The panel, which is being held at the World Trade Organization’s (WTO) Public Forum 2022 in Geneva, Switzerland, on 27 September, is titled: ‘Resilient and Sustainable Fashion Apparel Supply Chain: Trade and Trade Policy’.
It is the only session during the event focused on the apparel supply chain and intends to facilitate constructive dialogue between all stakeholders, from fashion brands and garment workers to policymakers and consumers, on the progress, challenges, and opportunities of building a more resilient and sustainable fashion apparel supply chain in the post-Covid world.
What will the WTO’s resilient fashion supply chain panel cover?
The key topics being addressed during the session, which is taking place 15.45-17.00 (CEST) will include:
1) Why does building a more resilient and sustainable fashion apparel supply chain matter in the post-Covid world?
2) What role can trade and trade policy play?
3) What significant progress has made the apparel supply chain more resilient and sustainable? What key challenges remain and why?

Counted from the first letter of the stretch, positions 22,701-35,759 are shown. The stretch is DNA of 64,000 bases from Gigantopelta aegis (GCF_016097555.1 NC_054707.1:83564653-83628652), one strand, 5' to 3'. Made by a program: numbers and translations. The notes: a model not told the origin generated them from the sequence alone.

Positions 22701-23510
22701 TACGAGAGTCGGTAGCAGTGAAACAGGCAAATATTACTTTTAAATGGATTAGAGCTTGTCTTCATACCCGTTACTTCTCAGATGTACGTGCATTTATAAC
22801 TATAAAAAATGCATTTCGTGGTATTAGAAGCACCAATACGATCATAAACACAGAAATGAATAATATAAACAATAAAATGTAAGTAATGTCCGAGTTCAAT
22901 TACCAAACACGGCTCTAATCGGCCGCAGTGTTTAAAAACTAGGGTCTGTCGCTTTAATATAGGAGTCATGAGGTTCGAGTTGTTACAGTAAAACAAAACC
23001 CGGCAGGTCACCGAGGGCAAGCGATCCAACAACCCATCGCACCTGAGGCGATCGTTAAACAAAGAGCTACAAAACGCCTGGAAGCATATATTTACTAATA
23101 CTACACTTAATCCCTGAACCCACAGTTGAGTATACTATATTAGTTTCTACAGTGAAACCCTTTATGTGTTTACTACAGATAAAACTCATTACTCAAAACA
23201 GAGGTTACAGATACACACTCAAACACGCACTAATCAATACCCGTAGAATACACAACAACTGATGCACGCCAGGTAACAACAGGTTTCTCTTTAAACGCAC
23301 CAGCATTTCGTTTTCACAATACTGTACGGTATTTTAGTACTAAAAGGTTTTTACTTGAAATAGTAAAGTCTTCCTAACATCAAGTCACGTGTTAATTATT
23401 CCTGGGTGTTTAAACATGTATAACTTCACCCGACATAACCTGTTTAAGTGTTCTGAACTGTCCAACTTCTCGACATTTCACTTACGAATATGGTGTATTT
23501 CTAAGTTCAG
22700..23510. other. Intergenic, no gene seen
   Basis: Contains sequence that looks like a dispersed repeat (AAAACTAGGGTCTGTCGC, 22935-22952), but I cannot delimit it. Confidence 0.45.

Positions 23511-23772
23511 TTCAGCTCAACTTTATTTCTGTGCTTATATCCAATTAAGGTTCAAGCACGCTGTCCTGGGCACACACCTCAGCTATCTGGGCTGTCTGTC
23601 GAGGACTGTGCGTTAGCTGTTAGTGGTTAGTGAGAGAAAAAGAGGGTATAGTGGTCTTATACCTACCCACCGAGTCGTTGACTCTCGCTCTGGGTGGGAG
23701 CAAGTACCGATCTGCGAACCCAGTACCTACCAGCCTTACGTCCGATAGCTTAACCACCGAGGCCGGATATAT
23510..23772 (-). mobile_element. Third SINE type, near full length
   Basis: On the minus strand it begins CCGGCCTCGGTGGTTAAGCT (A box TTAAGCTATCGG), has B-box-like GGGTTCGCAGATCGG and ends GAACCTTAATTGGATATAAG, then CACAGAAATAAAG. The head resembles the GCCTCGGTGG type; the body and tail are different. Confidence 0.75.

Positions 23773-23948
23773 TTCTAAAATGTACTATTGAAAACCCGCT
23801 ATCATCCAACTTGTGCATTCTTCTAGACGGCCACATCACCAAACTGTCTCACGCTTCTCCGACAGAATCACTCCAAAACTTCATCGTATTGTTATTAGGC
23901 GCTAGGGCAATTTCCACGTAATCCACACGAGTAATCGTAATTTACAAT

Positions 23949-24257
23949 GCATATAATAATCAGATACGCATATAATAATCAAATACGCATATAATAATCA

4) What needs to be done further to make the apparel supply chain more resilient and sustainable, particularly in the setting of the post-Covid world?
The expert panel will include:
- Dr Sheng Lu, University of Delaware ‘s associate professor of fashion and apparel studies
- Dr Arianna Rossi, International Labour Organization ‘s senior research and policy specialist
- Ralph Kamphoner, the Confederation of the German Textile and Fashion Industry’s head of EU office
- Kekeli Ahiable, an advisor at the Tony Blair Institute
All of the sessions at this year’s three-day in-person WTO Public Forum event will look at how trade can contribute to post-pandemic economic recovery. The forum will examine, in particular, how trade rules can be strengthened, and government policies improved to create a more resilient, sustainable and inclusive trading system. The forum has three subthemes:
- Leveraging technology for an inclusive recovery
- Delivering a trade agenda for a sustainable future
- Framing the future of trade